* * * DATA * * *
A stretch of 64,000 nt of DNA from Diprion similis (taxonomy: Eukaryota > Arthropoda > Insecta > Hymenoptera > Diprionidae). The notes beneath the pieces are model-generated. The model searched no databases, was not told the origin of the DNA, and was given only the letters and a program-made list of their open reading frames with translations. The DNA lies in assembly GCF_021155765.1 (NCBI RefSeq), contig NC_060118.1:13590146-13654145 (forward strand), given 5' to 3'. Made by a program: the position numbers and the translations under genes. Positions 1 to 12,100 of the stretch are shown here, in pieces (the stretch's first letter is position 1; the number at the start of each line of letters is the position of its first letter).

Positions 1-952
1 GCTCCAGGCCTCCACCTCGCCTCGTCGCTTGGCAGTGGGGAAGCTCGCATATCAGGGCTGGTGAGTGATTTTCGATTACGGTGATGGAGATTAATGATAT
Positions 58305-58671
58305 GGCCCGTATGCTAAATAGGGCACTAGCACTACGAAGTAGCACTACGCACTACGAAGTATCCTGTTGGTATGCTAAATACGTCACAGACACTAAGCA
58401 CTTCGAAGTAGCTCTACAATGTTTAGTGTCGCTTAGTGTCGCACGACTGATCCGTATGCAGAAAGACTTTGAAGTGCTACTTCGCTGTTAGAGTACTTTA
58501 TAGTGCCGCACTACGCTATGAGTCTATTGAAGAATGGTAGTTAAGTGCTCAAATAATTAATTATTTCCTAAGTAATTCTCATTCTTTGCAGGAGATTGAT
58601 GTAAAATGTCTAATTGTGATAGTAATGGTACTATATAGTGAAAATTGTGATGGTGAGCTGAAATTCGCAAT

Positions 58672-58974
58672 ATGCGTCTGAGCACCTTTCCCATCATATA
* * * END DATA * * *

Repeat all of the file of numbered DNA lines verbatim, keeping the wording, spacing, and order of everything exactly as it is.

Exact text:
A stretch of 64,000 nt of DNA from Diprion similis (taxonomy: Eukaryota > Arthropoda > Insecta > Hymenoptera > Diprionidae). The notes beneath the pieces are model-generated. The model searched no databases, was not told the origin of the DNA, and was given only the letters and a program-made list of their open reading frames with translations. The DNA lies in assembly GCF_021155765.1 (NCBI RefSeq), contig NC_060118.1:13590146-13654145 (forward strand), given 5' to 3'. Made by a program: the position numbers and the translations under genes. Positions 1 to 12,100 of the stretch are shown here, in pieces (the stretch's first letter is position 1; the number at the start of each line of letters is the position of its first letter).

Positions 1-952
1 GCTCCAGGCCTCCACCTCGCCTCGTCGCTTGGCAGTGGGGAAGCTCGCATATCAGGGCTGGTGAGTGATTTTCGATTACGGTGATGGAGATTAATGATAT
Positions 58305-58671
58305 GGCCCGTATGCTAAATAGGGCACTAGCACTACGAAGTAGCACTACGCACTACGAAGTATCCTGTTGGTATGCTAAATACGTCACAGACACTAAGCA
58401 CTTCGAAGTAGCTCTACAATGTTTAGTGTCGCTTAGTGTCGCACGACTGATCCGTATGCAGAAAGACTTTGAAGTGCTACTTCGCTGTTAGAGTACTTTA
58501 TAGTGCCGCACTACGCTATGAGTCTATTGAAGAATGGTAGTTAAGTGCTCAAATAATTAATTATTTCCTAAGTAATTCTCATTCTTTGCAGGAGATTGAT
58601 GTAAAATGTCTAATTGTGATAGTAATGGTACTATATAGTGAAAATTGTGATGGTGAGCTGAAATTCGCAAT

Positions 58672-58974
58672 ATGCGTCTGAGCACCTTTCCCATCATATA